Caitríona MacKernan, review of William Carleton: The Authentic Voice, ed. Gordon Brand, in Books Ireland (March 2008), p.46.

Review of Gordon Brand, ed., William Carleton: The Authentic Voice (Gerrards Cross: Colin Smythe 2006), 205pp. [ills. by Sam Craig].

This is a selection of the proceedings of William Carleton summer schools. The contributors, a who’s who of Irish literati and historians, are far removed from Carteton’s pre-famine peastants in their “recklessness, of devotion ... drunk and sober, in sorry and joy”, as wrote Caesar Otway, an early commentator. Through his fiction, William Carleton became the social historian of the ordinary people of pre-famine and famine Ireland. By the 1830s, eiric [i.e., Brehon blood-price/compensation] had long given way to hanging as punishment for crimes. In Carleton’s historical novel Fardorougha the Miser, a duplicitous arsonist ribbon-lodge leader and maiden-abductor releases during his hanging ungentlemanlike passions and fury.

Yeats, who gave him a prominent place in his Representative Irish Tales, said Carleton, born and bred [an Irish-speaking] peasant, gave us the multitude of grotesque, pathetic, humorous persons - misers, pig-drivers, drunkards, schoolmasters, labourers, priests, madmen - and filled them all with abounding vitality.” Carleton himself “found them a class unknown in literature, unknown by their landlords and by those in whose hands their destiny was placed”. By describing this class, he undermined the Irish stereotypes of centuries of English writing.

Deeply conservative because of the terrorist tactics of ribbonmen and whiteboys - Captain Moonlight, midnight raids, mutilations of cattle, foul murder - he deeply loved his fellow countrymen. In his 1830 preface to Traits and Stories of the Irish Peasantry, he hoped that his own dear native mountain people ... would ... through the influence of education, by the leadings of purer knowledge, and by the fosterings of a paternal government become the pride, the strength, and support of the British Empire, instead of as now forming its weakness and reproach.”

He converted to Protestantism permanently following his revulsion and scepticism, roused by a pilgrimage to Lough Derg. Rejecting sectarian violence by Ribbonmen and Orangemen alike, he did not spare Catholicism. “Oh Romanism! The blood of millions is upon you - you have your popes ... your scapulars ... your confessions.”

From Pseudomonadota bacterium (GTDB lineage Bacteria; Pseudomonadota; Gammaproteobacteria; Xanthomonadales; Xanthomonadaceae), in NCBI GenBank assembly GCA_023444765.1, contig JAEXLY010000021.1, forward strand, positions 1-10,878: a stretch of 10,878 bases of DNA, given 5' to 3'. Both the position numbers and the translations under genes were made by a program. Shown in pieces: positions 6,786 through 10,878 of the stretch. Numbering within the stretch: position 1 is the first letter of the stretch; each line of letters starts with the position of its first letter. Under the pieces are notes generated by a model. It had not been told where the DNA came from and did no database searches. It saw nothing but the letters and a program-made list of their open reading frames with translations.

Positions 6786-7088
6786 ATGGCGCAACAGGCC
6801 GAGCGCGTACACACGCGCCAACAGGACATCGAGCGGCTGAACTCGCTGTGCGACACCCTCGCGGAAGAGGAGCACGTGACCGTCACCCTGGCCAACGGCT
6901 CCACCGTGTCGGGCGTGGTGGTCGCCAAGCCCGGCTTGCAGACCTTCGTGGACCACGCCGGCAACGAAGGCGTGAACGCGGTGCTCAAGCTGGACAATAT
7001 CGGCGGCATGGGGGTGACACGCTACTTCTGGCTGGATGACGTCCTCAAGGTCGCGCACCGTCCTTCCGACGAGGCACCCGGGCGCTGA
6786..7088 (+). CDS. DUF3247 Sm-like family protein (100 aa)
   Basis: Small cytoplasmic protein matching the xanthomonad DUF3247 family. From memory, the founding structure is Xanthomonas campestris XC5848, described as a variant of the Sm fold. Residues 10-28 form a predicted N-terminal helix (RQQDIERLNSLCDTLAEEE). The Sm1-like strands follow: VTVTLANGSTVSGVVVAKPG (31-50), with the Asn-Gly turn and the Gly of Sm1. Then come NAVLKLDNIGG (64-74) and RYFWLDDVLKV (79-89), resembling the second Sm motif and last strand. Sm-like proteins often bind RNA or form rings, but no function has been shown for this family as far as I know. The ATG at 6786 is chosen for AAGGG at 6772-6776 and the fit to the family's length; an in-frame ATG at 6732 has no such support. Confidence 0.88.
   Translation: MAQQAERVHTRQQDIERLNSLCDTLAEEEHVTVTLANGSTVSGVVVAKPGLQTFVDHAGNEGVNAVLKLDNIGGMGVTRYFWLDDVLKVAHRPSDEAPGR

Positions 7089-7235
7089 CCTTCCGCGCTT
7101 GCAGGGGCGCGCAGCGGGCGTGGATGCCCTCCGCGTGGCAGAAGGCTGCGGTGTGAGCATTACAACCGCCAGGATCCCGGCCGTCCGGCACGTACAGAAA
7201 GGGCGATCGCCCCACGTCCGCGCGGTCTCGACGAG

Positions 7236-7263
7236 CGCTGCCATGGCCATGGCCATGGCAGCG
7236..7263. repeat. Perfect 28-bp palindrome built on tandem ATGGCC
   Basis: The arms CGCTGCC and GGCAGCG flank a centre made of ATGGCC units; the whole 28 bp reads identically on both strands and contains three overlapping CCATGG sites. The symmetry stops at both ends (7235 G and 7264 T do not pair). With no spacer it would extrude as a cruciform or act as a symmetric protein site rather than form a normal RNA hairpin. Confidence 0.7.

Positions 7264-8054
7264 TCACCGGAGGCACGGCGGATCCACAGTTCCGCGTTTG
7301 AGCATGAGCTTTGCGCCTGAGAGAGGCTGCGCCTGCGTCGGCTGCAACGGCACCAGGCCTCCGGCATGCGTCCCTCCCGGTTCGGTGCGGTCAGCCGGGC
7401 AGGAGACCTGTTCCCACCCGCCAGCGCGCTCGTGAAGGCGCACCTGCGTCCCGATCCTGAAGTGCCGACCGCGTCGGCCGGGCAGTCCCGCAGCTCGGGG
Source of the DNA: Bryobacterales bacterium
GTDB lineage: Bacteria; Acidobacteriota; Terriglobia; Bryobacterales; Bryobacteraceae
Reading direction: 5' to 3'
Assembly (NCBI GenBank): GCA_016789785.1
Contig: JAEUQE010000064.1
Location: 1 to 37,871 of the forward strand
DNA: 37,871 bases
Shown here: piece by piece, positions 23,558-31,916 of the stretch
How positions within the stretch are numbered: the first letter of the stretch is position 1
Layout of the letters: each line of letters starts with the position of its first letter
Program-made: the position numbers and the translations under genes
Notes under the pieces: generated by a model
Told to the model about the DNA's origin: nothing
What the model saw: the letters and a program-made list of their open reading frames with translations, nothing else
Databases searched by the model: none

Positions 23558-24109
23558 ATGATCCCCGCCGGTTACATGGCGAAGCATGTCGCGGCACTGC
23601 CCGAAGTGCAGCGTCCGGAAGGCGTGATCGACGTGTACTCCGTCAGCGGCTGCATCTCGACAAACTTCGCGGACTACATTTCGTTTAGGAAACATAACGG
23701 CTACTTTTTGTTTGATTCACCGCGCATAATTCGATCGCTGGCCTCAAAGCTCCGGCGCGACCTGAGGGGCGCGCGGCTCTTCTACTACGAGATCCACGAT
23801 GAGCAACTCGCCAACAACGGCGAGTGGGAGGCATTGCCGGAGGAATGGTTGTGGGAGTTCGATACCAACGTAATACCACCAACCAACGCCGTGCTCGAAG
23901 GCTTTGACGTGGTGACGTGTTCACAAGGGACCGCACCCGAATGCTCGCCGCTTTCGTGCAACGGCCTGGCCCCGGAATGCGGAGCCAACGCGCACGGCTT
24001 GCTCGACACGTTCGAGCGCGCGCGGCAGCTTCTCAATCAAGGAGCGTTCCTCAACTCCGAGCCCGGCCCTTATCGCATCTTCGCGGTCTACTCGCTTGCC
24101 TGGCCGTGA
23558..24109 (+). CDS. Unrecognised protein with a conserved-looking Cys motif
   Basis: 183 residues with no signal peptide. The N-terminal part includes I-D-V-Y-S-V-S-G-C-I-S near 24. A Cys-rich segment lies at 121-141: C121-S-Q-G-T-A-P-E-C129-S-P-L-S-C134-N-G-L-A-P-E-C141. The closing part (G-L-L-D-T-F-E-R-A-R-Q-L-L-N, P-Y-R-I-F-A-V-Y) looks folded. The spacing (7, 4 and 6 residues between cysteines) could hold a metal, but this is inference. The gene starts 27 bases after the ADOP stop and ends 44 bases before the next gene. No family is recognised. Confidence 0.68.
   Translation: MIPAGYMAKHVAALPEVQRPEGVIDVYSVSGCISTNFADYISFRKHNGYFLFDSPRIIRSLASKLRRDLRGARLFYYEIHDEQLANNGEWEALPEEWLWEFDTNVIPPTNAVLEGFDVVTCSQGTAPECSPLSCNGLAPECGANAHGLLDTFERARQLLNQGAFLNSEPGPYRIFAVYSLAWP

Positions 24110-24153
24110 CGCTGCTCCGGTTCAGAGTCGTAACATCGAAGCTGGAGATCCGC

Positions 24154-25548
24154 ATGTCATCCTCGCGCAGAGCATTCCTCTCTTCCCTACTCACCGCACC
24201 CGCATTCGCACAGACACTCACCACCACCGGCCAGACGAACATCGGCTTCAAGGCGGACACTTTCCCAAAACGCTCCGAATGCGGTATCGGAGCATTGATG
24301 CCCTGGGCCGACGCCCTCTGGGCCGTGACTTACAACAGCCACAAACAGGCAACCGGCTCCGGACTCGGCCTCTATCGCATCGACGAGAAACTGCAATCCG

In her essay, Marianne Elliot points out that despite his Protestantism, Carleton stayed with unreformed folk and pre-tridentine Catholicism throughout his life. Irish Catholicism had undergone changes. A new authoritarianism was a result of Gallagher’s 1735 Irish Sermons. Priests also became a force for anglicisation following the foundation of Maynooth in 1795. Bishops, keen to prove loyalty to England and show gratitude for relaxations of the penal laws, instituted English as the language of instruction.

Affection for friars (such as Darby More in Carleton’s “The Midnight Mass”) was replaced by fearful respect for clergy. His priests were avaricious and hedge-school masters brutal. For Carleton, Catholics were hardy like their soil and Protestants softened by easy living in the lowlands. In Carleton’s “The Poor Scholar”, the MacEvoys, evicted from their farm by a Protestant land agent, look down from the barren hills where they now live to the fertile farms below.

“The Party Fight” describes a parent teaching “hereditary enmity to the child”. Carleton bemoaned the lack of a middle class to mediate between the very poor and the very rich: “If a third class existed, Ireland would neither be so political or discontented as she is.” His famine novel The Black Prophet marks the decade that cut off the Irish-speaking past from the English-speaking present. There is some debate in The Authentic Voice as to whether the lure of modernity, the famine or Daniel O’Connell’s charisma did for the Gaelic tradition. Part one of The Authentic Voice includes correspondence from, to and about Carleton. He bore with fortitude an uneasy old age, facing blindness, deafness and the financial worries of his children. Once again, the correspondents, who compared him for example to Balzac, are a who’s who of their day: Speranza [Lady Wilde], Maria Edgeworth, Isaac Butt among them.

Young Irelanders felt, surprisingly, that he spoke for them. Thomas Davis said of him: “While local enough for the purely Irish reader [he] is sufficiently catholic to move all readers, who butforthe phraseology which localises, could be true of anywhere in the world.” He resisted attempts by various groups - from the proselytising Protestants of the 1820S to the Young lrelanders - to claim him.

He had much correspondence with Prime Minister Robert Peel, appealing with eventual success for a writer’s pension - a foreshadow perhaps of Aosdána. Sam Craig’s illustrations are particularily striking, nostalgic as they are for bygone community warmth.

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